The Muslim Brotherhood’s Freedom and Justice Party (FJP) said it was investigating one of its members for a comment he made accusing the Egyptian army of playing a role in last August’s attack at the Rafah border crossing.
The FJP said it stood against prejudice against military leaders and any attempts to wrongfully expose them.
Ali Abdel Fattah, the party’s head in Alexandria, allegedly claimed that the army masterminded the attack at the border crossing that left 16 Egyptian soldiers dead. Abdel Fattah denied making these comments.
Mohamed Soudan, FJP spokesman, reiterated Abdel Fattah’s denials. Soudan claimed that Abdel Fattah’s original statement held the Supreme Council of the Armed Forces (SCAF) responsible for keeping all Egyptians safe. He added that internal investigations into the matter had commenced on Wednesday.
“Rumors and news spread recently aimed at shaking the people’s confidence entrenched in the Armed Forces and create discord between the political parties and between the leaders of the great army of Egypt,” read the FJP’s statement. “Thus the [FJP] wishes to emphasise its own fixed position respecting the Egyptian armed forces and its appreciation of its glorious history and its honourable present.”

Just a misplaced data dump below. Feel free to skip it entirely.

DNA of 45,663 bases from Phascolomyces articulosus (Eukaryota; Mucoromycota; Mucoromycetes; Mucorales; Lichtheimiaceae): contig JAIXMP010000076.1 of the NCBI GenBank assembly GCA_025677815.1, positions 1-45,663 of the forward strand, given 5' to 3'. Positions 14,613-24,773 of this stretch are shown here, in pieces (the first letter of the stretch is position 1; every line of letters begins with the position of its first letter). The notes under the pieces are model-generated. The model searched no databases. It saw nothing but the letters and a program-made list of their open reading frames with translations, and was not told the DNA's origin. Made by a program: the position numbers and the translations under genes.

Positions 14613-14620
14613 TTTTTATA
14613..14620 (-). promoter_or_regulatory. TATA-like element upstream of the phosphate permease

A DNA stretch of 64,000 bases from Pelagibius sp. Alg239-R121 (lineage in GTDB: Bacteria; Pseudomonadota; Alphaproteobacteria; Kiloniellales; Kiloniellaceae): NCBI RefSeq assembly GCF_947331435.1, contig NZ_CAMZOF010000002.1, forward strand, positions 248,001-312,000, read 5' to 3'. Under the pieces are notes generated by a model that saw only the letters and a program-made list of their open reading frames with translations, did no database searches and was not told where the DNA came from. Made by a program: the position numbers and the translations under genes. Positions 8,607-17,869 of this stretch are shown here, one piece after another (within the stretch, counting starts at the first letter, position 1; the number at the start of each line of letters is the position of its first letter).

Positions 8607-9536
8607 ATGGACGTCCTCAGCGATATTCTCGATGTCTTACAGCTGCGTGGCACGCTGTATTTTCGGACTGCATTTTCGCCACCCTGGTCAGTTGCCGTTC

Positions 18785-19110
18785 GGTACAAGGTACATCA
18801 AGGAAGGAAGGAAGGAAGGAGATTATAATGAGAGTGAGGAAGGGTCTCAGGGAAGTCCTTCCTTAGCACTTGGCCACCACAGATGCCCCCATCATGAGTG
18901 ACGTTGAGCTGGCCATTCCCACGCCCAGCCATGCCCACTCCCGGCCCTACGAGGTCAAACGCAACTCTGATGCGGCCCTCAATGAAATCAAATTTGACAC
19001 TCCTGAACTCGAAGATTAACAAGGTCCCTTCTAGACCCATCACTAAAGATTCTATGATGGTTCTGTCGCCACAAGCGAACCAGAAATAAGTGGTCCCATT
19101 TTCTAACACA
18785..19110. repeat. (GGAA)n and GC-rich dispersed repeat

The Muslim Brotherhood’s political wing praised the role of the army in the 25 January Revolution and in handing leadership over to President Mohamed Morsi as a “contribution to the protection of the people’s will and in the management of the electoral process.”
“The Egyptian army does not interfere in the political process and respects the will of the people,” read the statement.
The FJP promised to hand down disciplinary action if Abdel Fattah was found guilty of “abusing the Egyptian army”.
The party also called on political leaders not to use the army as a tool and respect its independence from the political arena.